Category: by: cherry

findmyrupertfriend: Anonymous asked:  For Che…


Anonymous asked:  For Cherry and other Brits. How is Rupert’s Scottish accent in Stryka? I adore it, as an American!! Please tell me it is spot on.

Thanks for giving me a good reason to rewatch Stryka – a weird and wonderful beastie, where Rupes provides what described as ‘a bit of star power’. More than a bit, I’d say! Seeing his cute spikey hair again was a nostalgia trip in itself. But my mission was his accent …

And, guess what? Those of you who remember my previous ventures into the ‘British’ accent won’t be surprised to hear that for Scottish, too, there’s no such thing; it’s a loose umbrella term for a myriad different, localisable ways of speaking. And here, our boy is smashing the Edinburgh accent. I say to Rupes, as Callen says to Stryka (7’30”): ‘Your accent’s amazing!’


The film script has none of the traditional ‘broad’ Scottish dialect: classics such as ‘wee’, ‘bonny’ ‘heed’ (for head), ‘aye’ or ‘bairn’ which anyone impersonating a Scot would most likely use as they’re so clichéd. But the accent is immediately recognisable as authentically Scottish because it’s a classic, precise Edinburgh accent (much softer, clearer and less ‘shouty’ than other types, such as Glaswegian – from Glasgow) and so, widely favoured for international intelligibility. One key feature is the vowel sound ‘oo’, which is identical in words such as ‘foot’, ‘good’, ‘school’ and ‘choose’, so that ‘pool’ and ‘pull’ are indistinguishable.

Rupert hits all the right notes – the squashed vowel in ‘phone’, the audible ‘r’ in ‘ears open’, the rising intonation at the end of questions (‘what are you guys up to?’, ‘What’s phase two?’), overly pronounced medial ‘t’ alongside glottal stopped final ‘t’ (‘nineteen seconds’, ‘about it’). Especially diagnostic is his fabulous ‘great’ – splitting the diphthong with a slightly trilled ‘r’ (worth a listen – he repeats it three times at 4’55”).

Looking more closely, he’s given Callen a particular subset of the Edinburgh accent, very close to Ewan MacGregor. This is known as the ‘Millennial’ Edinburgh accent, favoured by students and the upwardly mobile. Leaves me wondering, does he have friends from Edinburgh? And was it his idea to make Callen Scottish? Further research needed.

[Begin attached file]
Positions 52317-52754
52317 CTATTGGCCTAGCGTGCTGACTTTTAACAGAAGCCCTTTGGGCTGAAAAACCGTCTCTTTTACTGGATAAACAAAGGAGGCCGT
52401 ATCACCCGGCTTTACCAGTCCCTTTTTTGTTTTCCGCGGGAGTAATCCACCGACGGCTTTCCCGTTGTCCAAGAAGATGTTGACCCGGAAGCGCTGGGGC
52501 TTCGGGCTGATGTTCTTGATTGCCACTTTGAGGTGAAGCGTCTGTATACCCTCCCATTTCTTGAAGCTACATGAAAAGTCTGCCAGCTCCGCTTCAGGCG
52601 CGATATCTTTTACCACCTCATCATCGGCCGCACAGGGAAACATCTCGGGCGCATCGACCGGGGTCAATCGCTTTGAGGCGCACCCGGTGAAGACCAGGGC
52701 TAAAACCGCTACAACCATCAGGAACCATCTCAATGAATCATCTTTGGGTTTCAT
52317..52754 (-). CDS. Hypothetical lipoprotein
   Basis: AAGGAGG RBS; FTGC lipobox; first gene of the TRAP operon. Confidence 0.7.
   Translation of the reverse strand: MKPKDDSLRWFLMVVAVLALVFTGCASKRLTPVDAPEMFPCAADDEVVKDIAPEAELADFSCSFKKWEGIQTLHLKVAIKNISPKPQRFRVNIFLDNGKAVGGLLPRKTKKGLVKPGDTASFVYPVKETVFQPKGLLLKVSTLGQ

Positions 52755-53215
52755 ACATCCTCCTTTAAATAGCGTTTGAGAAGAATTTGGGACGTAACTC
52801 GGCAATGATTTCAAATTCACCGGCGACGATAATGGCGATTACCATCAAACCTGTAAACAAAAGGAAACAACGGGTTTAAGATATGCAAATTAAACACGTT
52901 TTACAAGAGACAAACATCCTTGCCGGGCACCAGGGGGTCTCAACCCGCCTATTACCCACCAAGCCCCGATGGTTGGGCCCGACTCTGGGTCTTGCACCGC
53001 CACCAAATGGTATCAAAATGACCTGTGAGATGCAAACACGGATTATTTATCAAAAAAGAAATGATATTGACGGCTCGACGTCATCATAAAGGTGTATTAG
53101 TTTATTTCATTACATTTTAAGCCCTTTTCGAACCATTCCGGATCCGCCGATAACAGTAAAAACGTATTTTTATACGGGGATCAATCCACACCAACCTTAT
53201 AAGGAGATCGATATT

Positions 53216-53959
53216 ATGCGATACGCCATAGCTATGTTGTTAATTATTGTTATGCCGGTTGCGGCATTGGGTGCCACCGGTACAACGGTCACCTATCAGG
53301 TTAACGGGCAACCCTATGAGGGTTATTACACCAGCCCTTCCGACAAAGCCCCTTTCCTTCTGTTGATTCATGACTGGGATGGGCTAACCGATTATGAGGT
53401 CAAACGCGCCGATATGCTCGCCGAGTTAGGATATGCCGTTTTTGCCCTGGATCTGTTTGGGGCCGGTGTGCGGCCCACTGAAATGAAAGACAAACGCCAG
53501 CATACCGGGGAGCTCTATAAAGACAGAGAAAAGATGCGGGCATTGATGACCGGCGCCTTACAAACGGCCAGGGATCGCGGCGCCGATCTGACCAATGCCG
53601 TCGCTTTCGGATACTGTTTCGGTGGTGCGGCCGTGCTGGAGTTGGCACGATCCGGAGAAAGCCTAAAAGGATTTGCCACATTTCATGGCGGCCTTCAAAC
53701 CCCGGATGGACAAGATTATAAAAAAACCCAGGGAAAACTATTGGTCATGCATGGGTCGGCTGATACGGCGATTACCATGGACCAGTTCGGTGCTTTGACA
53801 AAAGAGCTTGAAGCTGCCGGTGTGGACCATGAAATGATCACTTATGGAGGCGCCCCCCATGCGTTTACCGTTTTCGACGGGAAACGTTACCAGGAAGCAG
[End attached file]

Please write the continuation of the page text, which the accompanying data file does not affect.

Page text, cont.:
FMRF’s Death of Stalin Review!


And it’s ALL about Rupert…

By: Cherry

Warning: DoS spoilers below.

This review by Den of Geek is so astute with respect to Rupert: 

Rupert Friend steals the show a couple of times, with his drunken Vasily Stalin (son of Joseph) flitting between rage and nonsensicalness on the regular.

The rest is all from Cherry who saw DoS yesterday:

Although he appears in only a handful of scenes, Rupert makes his mark. His Vasily manages to be absurdly arrogant and yet strangely vulnerable, so off his head with excessive vodka consumption that he has only the slenderest grasp on reality. Big sister Svetlana is endearingly protective of him to the end, ‘He is not a bad man. He’s just ill’. His weak attempt at refraining from alcohol under her careful supervision is sadly shortlived. 


There are other humanising touches such as when Vasily bursts in on his father’s autopsy, ‘What are you doing to my father, you jackals?’. The poor adjutant who leaves Vasily’s room having endured his speech writing is given a cheery farewell which speaks volumes, ‘You are a real listener. Thank you’. When his speech at his father’s funeral falls horribly flat and is drowned out by the formation flypast, he moves away clutching his piece of paper rather pathetically. It is characteristic of Rupert to insinuate some surprising nuance.

Most of the role is sheer bluster, though, and he portrays this magnificently, with striking turns of phrase, such as the infamous ‘clattering fannies’ reprimand. We’ve heard many of his best lines already in the trailers – and they got big laughs in the cinema, especially the crowd pleaser ‘rude fucking pie’ and ‘testicle’ insults. 


It’s not just the sharp delivery of outrageously mixed metaphors and fantastic imagery that contributes to Vasily’s strong impact. Rupert performs some fine physical comedy too, from the first moment when he strides onto the ice, in a ridiculous combination of heavy trenchcoat and iceskates, to the autopsy scene where his comic timing comes to the fore: he masters a seriously dramatic pause to gain attention, before a sudden awkward dash, moving to a brilliantly static prolonged grappling, while the bystanders look on in bewilderment. In one scene he somehow projects spittle on to his own forehead (or is it cgi? – I’d love to know!). 

One of my favourite affectations is Vasily’s habit of bitterly ironic negation: ‘Stalin’s son does not fuck up’, ‘You will not take me down’, ‘I will not be squeezed’, ‘I will not be silenced’. 


Despite being grossly ineffectual, Vasily perversely bounces back from every humiliation, oblivious to all loss of dignity. Stripped of his gun, he petulantly declares, ‘I’ve got loads anyway’. Extracting a reluctant salute, he states, ‘Let that be a warning’. Rising from being wrestled to the ground, he drapes himself on a chair, saying, ‘I simply don’t care’. Such resilience acquires a kind of charm in the hands of our handsome hero.


Of course the film is very dark, and there are many horrific aspects but I found Rupert’s turn thoroughly delightful. Among the monsters and atrocities, Vasily is a welcome clown. And for certain Quinn followers, there are some especially appealing moments: a white shirt with several buttons undone, a technically ‘shirtless’ scene (although featuring a vest) and even a couple of dogs!